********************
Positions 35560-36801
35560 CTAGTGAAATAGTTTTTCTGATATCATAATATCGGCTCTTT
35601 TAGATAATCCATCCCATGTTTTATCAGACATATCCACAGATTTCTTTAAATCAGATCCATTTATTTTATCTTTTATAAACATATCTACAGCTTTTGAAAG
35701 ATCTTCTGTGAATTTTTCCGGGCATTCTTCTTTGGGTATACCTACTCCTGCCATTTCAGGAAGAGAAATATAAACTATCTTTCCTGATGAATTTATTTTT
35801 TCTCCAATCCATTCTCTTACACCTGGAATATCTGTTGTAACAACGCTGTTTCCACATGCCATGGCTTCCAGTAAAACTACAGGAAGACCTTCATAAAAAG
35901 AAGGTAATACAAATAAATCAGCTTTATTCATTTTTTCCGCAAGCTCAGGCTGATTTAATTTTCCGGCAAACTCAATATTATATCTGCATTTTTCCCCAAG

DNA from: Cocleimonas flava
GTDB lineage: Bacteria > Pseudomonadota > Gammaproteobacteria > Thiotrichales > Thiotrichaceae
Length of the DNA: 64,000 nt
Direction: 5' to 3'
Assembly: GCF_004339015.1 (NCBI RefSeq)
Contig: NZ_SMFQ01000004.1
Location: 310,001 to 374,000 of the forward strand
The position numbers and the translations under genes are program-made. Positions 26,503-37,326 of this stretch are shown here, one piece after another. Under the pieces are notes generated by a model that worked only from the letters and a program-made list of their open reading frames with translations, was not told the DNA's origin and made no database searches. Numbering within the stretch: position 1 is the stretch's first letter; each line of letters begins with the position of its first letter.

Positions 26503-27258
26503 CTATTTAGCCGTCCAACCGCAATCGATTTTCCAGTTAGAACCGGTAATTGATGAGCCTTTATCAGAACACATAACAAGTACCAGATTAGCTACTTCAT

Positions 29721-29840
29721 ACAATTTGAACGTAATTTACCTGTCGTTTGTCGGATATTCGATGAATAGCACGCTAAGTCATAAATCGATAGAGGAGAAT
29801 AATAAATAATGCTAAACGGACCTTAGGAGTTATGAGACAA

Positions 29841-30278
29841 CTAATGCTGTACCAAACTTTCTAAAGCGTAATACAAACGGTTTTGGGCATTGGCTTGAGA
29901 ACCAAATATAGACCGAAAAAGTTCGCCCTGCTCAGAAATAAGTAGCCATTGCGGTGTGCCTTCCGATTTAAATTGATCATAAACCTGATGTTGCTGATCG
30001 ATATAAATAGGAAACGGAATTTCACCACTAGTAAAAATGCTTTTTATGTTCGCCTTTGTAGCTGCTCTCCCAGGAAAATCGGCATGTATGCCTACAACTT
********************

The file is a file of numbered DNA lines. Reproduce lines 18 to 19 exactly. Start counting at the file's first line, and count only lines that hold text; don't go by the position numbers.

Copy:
29721 ACAATTTGAACGTAATTTACCTGTCGTTTGTCGGATATTCGATGAATAGCACGCTAAGTCATAAATCGATAGAGGAGAAT
29801 AATAAATAATGCTAAACGGACCTTAGGAGTTATGAGACAA